Unpopular opinion: we are not entirely equal

Equality in the eyes of God is a core tenet of Christianity. But it has translated in the era of secular humanism not into equality in the eyes of God but equality in the eyes of man. And here is the problem.

People are not entirely equal. We are not equally beautiful, equally gifted, equally strong or equally sensible. People are certainly not equally wealthy. We are not even equally lovable.

What do you think?


Categories: Inequality

8 replies

  1. I would second that.
    But if you say “in the eyes of God”, you accept the Christian’s premise that their God is the creator…

  2. Instead of equality, Islam calls for justice and fairness.

    We are only equal in a spiritual sense, but we all have been bestowed with different attributes in this world.

    However, none of this will matter in the hereafter when we all will be judged on the basis of deeds.

  3. This seems similar to the subject that different races are different genetically.

    So what? I mean brothers are different genetically. You find siblings who are different, so you may find one is thick, yet the other is intuitive and smart. So what? The question is how to translate these differences in our daily life? In our social-political life? How to translate these findings to the system of justice we adhere.
    How should perceive this “gap” between races? That video says that different races react differently to the foods, so…? Where’s that supposed to lead us?

    I think that video has gone very far by saying that who denies these differences is like the one who denies the differences between a man and a women. This’s so radical. Even the studies regarding IQ, I’m sure that there’re other factors involved which should be considered.

    • Research into IQ and genetics is probably the most dangerous and cordoned-off subject of all. However the evidence is clear: intelligence test scores vary with ethnic group and that just as some groups score higher on intelligence tests (eg Ashkenazi Jews), others must score lower (eg Sub-Saharan Africans). The idea of human equality so highly prized in the West results in a clash with science which nobody seems ready to face yet.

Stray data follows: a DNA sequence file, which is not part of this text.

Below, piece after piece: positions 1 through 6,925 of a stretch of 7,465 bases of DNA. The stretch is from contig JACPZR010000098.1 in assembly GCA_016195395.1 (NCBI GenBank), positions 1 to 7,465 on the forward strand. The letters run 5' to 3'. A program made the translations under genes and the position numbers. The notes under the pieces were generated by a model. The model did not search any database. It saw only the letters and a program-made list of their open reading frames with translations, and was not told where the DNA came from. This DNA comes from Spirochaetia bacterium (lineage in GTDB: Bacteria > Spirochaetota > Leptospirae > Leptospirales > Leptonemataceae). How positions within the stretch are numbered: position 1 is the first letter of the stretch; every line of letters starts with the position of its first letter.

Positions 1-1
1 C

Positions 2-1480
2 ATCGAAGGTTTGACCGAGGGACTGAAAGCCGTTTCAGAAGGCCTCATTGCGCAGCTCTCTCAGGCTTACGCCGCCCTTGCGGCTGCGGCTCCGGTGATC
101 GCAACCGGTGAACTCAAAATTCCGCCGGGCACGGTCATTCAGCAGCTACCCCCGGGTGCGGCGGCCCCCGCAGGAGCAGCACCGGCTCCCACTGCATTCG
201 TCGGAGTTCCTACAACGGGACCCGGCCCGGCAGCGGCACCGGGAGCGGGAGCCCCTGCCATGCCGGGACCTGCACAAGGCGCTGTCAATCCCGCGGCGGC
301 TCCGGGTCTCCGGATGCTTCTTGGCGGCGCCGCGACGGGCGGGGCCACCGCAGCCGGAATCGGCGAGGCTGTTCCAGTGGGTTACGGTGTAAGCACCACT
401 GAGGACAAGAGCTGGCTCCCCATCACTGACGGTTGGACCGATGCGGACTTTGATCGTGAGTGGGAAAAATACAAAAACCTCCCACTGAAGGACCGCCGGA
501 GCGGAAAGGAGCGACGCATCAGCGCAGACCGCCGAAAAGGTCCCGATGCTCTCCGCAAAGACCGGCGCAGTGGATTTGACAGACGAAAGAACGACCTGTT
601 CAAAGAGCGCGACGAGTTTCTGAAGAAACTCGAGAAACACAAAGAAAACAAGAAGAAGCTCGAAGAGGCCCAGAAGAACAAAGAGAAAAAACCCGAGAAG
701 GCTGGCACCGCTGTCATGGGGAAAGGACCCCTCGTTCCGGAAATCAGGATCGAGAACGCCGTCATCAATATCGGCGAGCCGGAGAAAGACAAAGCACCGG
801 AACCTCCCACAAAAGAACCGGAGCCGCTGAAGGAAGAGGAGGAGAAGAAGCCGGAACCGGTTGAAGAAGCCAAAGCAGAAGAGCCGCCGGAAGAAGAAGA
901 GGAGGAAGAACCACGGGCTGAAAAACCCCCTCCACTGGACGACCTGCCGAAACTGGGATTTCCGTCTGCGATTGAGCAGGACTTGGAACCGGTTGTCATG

• I think reading the results of a study is one story, and analyzing the results is whole another story.
        Don’t the life style or the system of education play role? I mean If we take 10 children once they are born from (Ashkenazi jews) & ( Sub-Saharan Africans), and let’s say that we applied the same life style and the system of education on them, would the (Ashkenazi jews ) still score higher on intelligence tests?
        Or let’s say that we applied a good system of education on the ( Sub-Saharan Africans), yet we didn’t on the (Ashkenazi jews ), would we expect the group of (Ashkenazi jews ) still score higher on intelligence tests?
        That’s to show how these genetic differences play role. In other words, to which extent?

      • Excellent questions.

        Psychologists have studied identical twins separated at birth and raised in very different homes; they have studied black siblings adopted into racially diverse (non-black) families; they have studied white sibling babies raised in black homes; etc, all kinds of variants to explore these questions.

        The average IQ differences between groups remain the same. The inescapable conclusion is that IQ is largely inherited.

  4. Praise God that the Bible speaks the truth –

    Genesis 1:26-28 – all human beings are created in the image of God and have equal dignity. (but not necessarily equal in talents or intelligence or skills, or beauty, etc. – as you pointed out)

    “The image of God” does not mean physical image – it means all the unseen / internal / spiritual / soul qualities that make us different than animals – higher reasoning powers, language, higher levels of communication, power of choice, morality, ethnics, spirituality, conscience, ability to have relationship with God.

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